Monday, September 21, 2009

Ammo Base @ Depot Road

If I were to ask you what was the most prominent landmark in Depot Road, you would probably say that it was the Mindef Complex comprising the Central Manpower Base and the two huge Defence Technology Towers. During my years at the National Productivity Board in Bukit Merah Central, I could see this complex taking shape from scratch from my office on the 19th floor of what is today called the Spring Building. Unfortunately, I did not have the foresight to take some photos and so I cannot describe to you what the place looked like then. Do you know what used to occupy this area prior to the building of the Mindef complex?

From what I can recall from memory, it was a place we called Ammo Base. During my NS days when I was in the combat engineers, I remember coming to this place to chop bamboo trunks. You see for us field combat engineers, we needed to have two huge bamboo poles in our three tonners at all times. This was for the purpose of camouflaging the vehicle using the standard camouflage net. We used these bamboo poles to prop up the camouflage net to break the shape of the vehicle. In fact, for the section proficiency test, the section commanders were tested on how fast they could complete this task.

The Ammo Base was located at a rather secluded corner of Depot Road. Surrounded by thick vegetation, it was not very visible from the main road. There were several huge bamboo trees outside the camp and so we did not have to actually enter the camp to get our bamboo.

I have always been rather curious about this place that I have visited long ago and so I asked Karu if he remembered; and this is what he said:

"The Ammo Depot you are talking about was called Magazine Area. I used to be on duty there. I was with the Army Depot Police from 1969 to 1971. Sometimes when on Night Duty, we needed to patrol in pairs down the roads inside the Magazine Area. Saw many snakes there, and it was very eerie at night, when the bamboo rubs against each other, they create a kind of eerie noise. There is also this 'jambu' like fruits there. As you patrol in the night, suddenly one will drop in front of you and roll down. Quite scary when on Night Duty."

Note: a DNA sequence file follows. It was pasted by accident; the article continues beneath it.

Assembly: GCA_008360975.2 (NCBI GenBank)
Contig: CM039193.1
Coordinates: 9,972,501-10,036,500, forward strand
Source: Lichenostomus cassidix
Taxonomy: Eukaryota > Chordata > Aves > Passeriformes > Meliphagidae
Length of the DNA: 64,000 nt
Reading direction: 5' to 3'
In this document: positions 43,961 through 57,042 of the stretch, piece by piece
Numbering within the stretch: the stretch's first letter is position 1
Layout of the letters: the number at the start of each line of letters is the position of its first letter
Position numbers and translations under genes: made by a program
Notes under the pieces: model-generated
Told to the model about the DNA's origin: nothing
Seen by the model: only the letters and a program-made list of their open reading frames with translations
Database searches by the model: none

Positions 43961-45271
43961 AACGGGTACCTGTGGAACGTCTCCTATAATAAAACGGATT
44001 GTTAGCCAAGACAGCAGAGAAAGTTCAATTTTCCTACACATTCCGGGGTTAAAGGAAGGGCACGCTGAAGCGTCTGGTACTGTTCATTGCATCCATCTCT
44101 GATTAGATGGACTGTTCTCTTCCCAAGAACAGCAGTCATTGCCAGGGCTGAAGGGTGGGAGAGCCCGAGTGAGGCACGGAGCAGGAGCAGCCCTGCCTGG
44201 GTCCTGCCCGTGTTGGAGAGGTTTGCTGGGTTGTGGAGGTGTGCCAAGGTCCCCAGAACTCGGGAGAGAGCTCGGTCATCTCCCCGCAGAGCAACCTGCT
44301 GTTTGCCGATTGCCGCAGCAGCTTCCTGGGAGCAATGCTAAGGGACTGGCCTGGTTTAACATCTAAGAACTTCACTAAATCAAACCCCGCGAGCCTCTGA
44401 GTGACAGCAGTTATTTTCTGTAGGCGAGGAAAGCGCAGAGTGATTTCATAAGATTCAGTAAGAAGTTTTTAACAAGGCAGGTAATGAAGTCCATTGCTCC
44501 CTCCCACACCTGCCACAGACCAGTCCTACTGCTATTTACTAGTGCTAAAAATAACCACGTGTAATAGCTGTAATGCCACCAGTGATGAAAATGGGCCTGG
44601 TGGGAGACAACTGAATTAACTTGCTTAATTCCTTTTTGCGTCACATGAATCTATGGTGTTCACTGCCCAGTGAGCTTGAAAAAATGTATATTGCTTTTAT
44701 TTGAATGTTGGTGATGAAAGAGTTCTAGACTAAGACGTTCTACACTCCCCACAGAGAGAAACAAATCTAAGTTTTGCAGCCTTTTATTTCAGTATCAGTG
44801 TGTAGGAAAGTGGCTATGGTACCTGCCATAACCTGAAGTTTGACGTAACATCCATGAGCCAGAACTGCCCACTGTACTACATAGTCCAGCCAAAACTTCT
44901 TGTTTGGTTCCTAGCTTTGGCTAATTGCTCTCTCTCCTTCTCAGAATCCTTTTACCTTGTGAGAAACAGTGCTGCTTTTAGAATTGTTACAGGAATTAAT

Icemoon said...

Eh, tekan session? Those bamboo poles should be stores right? Just draw from MT line store.

Lam Chun See said...

When our platoon is on standby, the 3-tonner is 'decorated' in very special way. The front has coils of barbed wire (concertina, I think), on top of the drivers cabin is the camouflage net neatly rolled up and can be opened up very quickly. Inside the vehicle, hanging above the 2 rows of seats are the 2 bamboos. These are huge bamboos as thick as a clenched fist. Even growing up in a kampong, I have not seen such huge bamboo trunks before. To prop up the camouflage net, we had to tie and cover one end with a sandbag so as not to damage the camouflage net.

Lam Chun See said...

By the way, that part about not having to enter the camp proper to reach the bamboo trees .... I am not 100% sure.

Anonymous said...

I grew up in Depot Road. Shifted there sometime in 1978 maybe, and the old ammo depot was very much concealed by foliage and opposite were some kampongs and small farms. There were no AYE highway and very bad lighting after 6 at night along that road. Nearby, is what they call the 'Glass Factory' or in hokkien, 'Poh Leh Long'.

As a kid, I'd always try taking a peak into that place and what it seems to be, as much as I can remember now is some typical huge concrete bunker like structures with rather huge doors. Like one of those atop Labrador park.

Well, the army boys on duty in those days would always, out of boredom maybe, make funny animal sounds to disturb passerby. Fond memories.

Anonymous said...

This old ammo depot was called the Alexandra Ammo Depot "AAD". I think it was used to store only the small arms ammunition. The heavy ammunitions were stored in other larger ammo dumps such as the Seletar East Ammo Depot "SEAD", which had been also closed down.

In 1983, I was involved in moving wooden pallets from AAD to SEAD (where I was serving my NS). So this is the year when the AAD was closed down.

Harry Gant said...

My name is David Lee. That's an English Lee. I was stationed in the camp at the top of Depot Road from 1961 to 1964. I was REME attached to 3 BOD.
The actual stores depot was a fenced compound within the main camp. The railway ran between it and the road. within the stores depot was another enclosed building that the ammunition was housed in. The RMP put a dog in that compound at night.
There were at least five sub-depots in Singapore and the whole outfit was known as 30 Battalion Royal Army Ordnance Corps.
I lived in barracks there until I got married then I moved to Sophia Road behind the Cathay Building.